Don't Focus on Results
Did you reach your quota? Have you completed that report? Did you win your case? How many people did you serve today?
While you might be measured on different criteria, there is one common thread: each of these statements focuses on results. And focusing on results... results in, well, results.
But is this really true? To accomplish our objectives, we must engage in process. Assuming that some processes are better than others, should we not also consider how we achieve results?
The answer is resoundingly yes: we implicitly make trade-offs as we decide on how to get things done. Should we do our work faster, but perhaps with lower quality? Or maybe trade-in corporate goodwill to deliver an excellent product late? Do we use existing templates that include "best practices" formatting, or design our own that are customized for a particular client?
When people complete their annual performance review (or when they compile their resume) the focus is on providing evidence that objectives were met, and hopefully surpassed. But equally important is answering the question of how the results were achieved. It is by examining process that we identify our experience. And this experience is what employers look for when it comes to recruiting for a new position, or considering you for promotion. To be hired, they will make sure that you can deliver -- but they will also make sure you did so thoughtfully, and with appropriate judgment when it came to the trade-offs.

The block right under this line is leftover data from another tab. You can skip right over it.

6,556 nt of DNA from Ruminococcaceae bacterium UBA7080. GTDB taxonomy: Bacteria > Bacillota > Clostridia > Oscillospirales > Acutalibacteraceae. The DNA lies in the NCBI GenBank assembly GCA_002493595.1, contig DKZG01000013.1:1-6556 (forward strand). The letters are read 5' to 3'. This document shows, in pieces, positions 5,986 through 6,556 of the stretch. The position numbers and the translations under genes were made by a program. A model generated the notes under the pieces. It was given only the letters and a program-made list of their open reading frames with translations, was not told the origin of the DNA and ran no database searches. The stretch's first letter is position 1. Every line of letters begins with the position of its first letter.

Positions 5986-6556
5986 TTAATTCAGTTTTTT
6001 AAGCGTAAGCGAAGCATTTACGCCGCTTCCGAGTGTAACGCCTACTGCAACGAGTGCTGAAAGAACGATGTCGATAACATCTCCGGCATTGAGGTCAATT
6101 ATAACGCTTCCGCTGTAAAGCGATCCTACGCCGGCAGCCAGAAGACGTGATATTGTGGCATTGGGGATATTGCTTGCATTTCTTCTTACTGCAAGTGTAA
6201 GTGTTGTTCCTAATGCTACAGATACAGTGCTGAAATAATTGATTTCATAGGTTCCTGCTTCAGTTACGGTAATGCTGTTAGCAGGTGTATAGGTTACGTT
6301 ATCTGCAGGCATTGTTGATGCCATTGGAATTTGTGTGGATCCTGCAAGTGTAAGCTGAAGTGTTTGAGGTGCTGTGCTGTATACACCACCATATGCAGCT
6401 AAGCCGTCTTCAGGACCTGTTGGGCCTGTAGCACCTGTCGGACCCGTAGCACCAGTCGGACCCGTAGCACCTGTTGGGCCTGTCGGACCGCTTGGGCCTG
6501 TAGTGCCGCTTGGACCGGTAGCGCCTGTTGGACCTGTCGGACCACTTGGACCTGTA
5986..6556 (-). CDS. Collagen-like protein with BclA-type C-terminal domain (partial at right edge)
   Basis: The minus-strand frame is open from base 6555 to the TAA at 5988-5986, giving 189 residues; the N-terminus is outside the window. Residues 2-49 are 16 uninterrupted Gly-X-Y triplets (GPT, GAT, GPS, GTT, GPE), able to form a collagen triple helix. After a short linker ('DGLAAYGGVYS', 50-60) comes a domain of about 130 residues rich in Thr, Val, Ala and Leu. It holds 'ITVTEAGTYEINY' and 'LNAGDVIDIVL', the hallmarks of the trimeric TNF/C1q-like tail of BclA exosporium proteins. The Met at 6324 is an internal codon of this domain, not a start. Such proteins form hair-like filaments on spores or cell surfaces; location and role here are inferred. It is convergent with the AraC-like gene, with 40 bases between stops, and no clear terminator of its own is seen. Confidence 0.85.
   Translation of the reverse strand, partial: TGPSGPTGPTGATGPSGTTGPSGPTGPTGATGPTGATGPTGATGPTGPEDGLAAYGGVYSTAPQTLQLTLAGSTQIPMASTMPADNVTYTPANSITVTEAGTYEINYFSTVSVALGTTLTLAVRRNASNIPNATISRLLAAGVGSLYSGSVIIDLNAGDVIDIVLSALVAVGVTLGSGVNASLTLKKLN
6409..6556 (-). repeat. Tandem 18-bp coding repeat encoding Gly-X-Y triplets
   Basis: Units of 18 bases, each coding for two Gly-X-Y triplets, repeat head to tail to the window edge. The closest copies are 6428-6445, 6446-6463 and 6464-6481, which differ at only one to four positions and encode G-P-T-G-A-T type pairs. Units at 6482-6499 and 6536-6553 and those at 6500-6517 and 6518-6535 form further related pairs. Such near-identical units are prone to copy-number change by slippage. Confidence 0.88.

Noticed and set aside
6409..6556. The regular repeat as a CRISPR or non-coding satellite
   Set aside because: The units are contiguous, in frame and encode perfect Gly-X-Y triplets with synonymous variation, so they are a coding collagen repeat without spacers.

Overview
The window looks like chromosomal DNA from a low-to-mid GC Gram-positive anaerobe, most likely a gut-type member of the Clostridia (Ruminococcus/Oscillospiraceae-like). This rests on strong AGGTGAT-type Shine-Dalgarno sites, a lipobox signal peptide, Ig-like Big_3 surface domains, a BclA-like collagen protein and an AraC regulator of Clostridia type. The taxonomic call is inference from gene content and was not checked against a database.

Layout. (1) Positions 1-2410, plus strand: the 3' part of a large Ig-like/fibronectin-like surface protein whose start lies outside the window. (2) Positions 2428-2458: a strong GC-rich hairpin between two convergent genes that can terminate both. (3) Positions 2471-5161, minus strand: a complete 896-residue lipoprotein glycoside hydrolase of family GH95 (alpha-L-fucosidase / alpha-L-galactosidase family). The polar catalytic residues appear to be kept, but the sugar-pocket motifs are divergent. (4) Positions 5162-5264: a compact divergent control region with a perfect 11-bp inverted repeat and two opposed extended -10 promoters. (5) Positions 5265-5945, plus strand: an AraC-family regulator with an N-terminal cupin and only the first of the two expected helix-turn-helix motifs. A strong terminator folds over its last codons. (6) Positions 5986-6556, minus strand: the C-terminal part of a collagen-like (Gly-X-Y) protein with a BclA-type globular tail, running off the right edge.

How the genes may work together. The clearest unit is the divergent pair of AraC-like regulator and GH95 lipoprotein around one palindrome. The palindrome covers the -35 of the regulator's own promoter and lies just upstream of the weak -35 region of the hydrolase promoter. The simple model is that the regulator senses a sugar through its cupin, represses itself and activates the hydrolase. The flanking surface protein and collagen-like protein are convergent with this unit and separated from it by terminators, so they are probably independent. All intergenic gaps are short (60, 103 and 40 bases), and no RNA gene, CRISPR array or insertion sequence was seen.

This week's action item: What tasks are you measured on? And when was the last time you looked at the processes used to achieve your objectives? This week, choose one process that you are involved in, and find one way to improve it. Then make a note of it on your resume and in your personnel file. Next time you are in an interview, you can focus on the results - and also how you achieved them.
Make It Happen Tipsheet
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Copyright © 2007 Knowledge to Action Press and Randall Craig. All rights reserved.
Publication Date: April 24, 2007